.Pandemic Weight Gain? Get back on track with these top 12 tips
Have you have noticed that you’ve gained some weight during COVID-19? Don’t worry, you’re not alone. According to the CSIRO, around 40% of Aussies have put on some “Corona kilos” during the last few months. This can be attributed to the fact we are sitting more, moving less, engaging in mindless boredom snacking and of course, there’s lack of motivation after being stuck inside for so long. Not to mention the ease and convenience of takeaway foods and Uber Eats, it’s not so surprising that were struggling to stay healthy and maintain our weight. In fact, the combination of all these factors is actually the perfect recipe for weight gain.
But there’s no need to stress or beat yourself up about it. It’s not too late to get back on track and feel like your best self again.
These are some top tips to feeling healthy again:
1. Set aside designated mealtimes.
It’s important to bring back some structure into your day. Skipping meals or not eating proper meals can lead to mindless and erratic snacking throughout the day and possibly even overeating at night-time. Assign yourself structured mealtimes like you would have had pre-pandemic and try to stick to eating within these time frames. For example: Breakfast, Morning Tea, Lunch, Afternoon tea, Dinner.
2. Stick to the Healthy Plate model.
When plating up your meal follow the healthy plate model to keep your portions balanced and in check while still enjoying your favourite meals.
- ½ plate vegetables (e.g. Salads, broccoli, cauliflower, green beans etc).
- ¼ plate Protein: Choose a lean protein e.g.). Skinless chicken, fish, eggs, lean red meats, lentils/beans tofu. (limit processed meats).
- ¼ Plate Carbohydrates: Choose a Low GI, carbohydrate – Choose brown rice or basmati rice over short grain varieties. Pasta, quinoa, barley, multigrain breads, potato or sweet potato, corn etc.
- Small amount of healthy fats such as olive oil, avocado, nuts/seeds.
Aim for 5 serves of vegetables per day– Vegetables are high in fibre, which helps you to feel fuller for longer. Frozen vegetables are a great option and easy to prepare and store. Add vegetables to soups, curry’s, sauces, smoothies, pasta dishes, casseroles etc to hit your 5 serves a day.
1 serve is equivalent to the following:
- ½ cup cooked green or orange vegetables e.g. spinach, broccoli, pumpkin.
- ½ cup beans.
- 1 cup leafy salad vegetables.
- ½ cup sweet corn.
- ½ medium potato.
- 1 medium tomato.
Aim for at least 2 serves of fruit – Fruit is packed full of vitamins, mineral and fibre. Add fruit to yoghurt or your porridge/cereal in the morning or try different smoothie recipes. Frozen fruit such as frozen berries is also a great option and are fantastic in smoothies.
1 serve is equivalent to the following:
- 1 medium apple, banana, orange or pear.
- 2 small apricots, kiwi fruits or plum.
- 1 cup diced or canned fruit (no added sugar).
3. Have healthy snacks on hand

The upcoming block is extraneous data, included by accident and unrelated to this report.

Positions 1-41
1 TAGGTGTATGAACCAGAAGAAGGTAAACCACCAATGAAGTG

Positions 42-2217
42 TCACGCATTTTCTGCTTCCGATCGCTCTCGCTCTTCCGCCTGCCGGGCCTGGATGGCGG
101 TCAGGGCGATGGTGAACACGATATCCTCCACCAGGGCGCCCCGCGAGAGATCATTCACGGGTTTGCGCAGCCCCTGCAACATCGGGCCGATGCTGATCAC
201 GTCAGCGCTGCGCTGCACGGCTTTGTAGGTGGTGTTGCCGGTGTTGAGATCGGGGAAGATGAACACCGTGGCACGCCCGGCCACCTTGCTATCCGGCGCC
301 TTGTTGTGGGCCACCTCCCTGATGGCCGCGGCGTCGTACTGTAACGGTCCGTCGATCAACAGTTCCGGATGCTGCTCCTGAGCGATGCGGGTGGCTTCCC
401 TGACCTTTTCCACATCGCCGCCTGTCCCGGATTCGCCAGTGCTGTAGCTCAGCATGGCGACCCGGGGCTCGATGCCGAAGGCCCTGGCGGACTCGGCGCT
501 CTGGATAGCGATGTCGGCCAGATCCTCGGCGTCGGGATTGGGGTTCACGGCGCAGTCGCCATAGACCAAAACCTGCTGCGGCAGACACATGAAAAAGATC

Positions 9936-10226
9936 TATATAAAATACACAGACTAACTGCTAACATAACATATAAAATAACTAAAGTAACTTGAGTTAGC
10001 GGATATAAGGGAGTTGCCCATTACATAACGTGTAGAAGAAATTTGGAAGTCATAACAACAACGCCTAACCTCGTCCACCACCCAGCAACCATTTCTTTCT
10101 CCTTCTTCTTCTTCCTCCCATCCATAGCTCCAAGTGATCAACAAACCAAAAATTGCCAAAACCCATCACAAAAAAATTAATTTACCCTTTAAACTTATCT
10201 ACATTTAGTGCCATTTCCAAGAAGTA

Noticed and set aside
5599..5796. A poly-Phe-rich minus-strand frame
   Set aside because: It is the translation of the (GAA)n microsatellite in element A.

Having quick access to healthy snacks will reduce the likelihood of you reaching for unprocessed, high sugar foods. Some Ideas for healthy snacks are:
- Popcorn (E.g. Cobbs Popcorn in portion-controlled packets) Look for popcorn that is air popped and salted, avoid flavours with butter and excess sugar).
- Greek yoghurt with berries: Greek yoghurt is a high protein snack rich in calcium and is great when paired with some fruit such as berries.
- The Happy Snack Co Fava Beans. They come in a variety of flavours and are a fantastic snack option, they are high in protein and fibre, helping you to feel full and satisfied. If you are craving chocolate, I highly recommend trying the chocolate coated chickpeas. (I know, sounds weird but trust me they actually taste really good) They come in portion-controlled packets as well, making it easier not to overeat.
- Banana with Peanut Butter – Opt for natural Peanut butter such as Mayvers
- Smoothie with low fat milk or calcium fortified plant-based milk (eg Soy), frozen fruit such as banana or handful of berries.
- Whole-wheat pita chips, carrots, cucumber and celery served with hummus or guacamole.
- Carman’s Muesli Bars.
- Rice thins with tinned tuna, lettuce and tomato.
- Vita Wheat or Ryvita with either avocado + tomato or cottage cheese + cucumber + smoked salmon or hummus + tomato.
- Handful of nuts – Opt for unsalted varieties.
4. Plan your meals and cook in bulk.
Planning out the meals you will have at beginning of the week and preparing them in bulk can save lots of time as you don’t have to cook as much. It also reduces the likelihood of you reaching for takeaway options or convenience foods as there is already healthy foods in your fridge ready to eat. You can store the meals in the fridge or freezer.
Examples of easy bulk meals:
- Vegetable Soup.
- Bolognaise sauce for pasta.
- Noodle and vegetable stir fry with your choice of protein.
It can also be helpful on the days you do your grocery shopping to also do a bit of food preparation.
- Washing and pre-cutting vegetables and placing them in a container ready to go (eg: Lettuce/salad mixes, chopping pumpkin etc).
- Washing fruit and placing in container for easy snacking access.
* Tip if you have a slow cooker, utilise it!
5. Limit takeaway to once a week.
Try to keep takeaway to a once a week occasion or treat.
A few tips when ordering takeaway include:
- Sharing a meal with your family member/partner.
- Choose lower fat cooking methods such as lean meat, chicken or fish that has been grilled, baked or poached.
- Look for meals with plenty of vegetables or salad.
- Replace hot chips with a side of salad or vegetables.
- Switch creamy-based sauces or dressings for tomato or vinegar-based options or ask for dressings served on the side.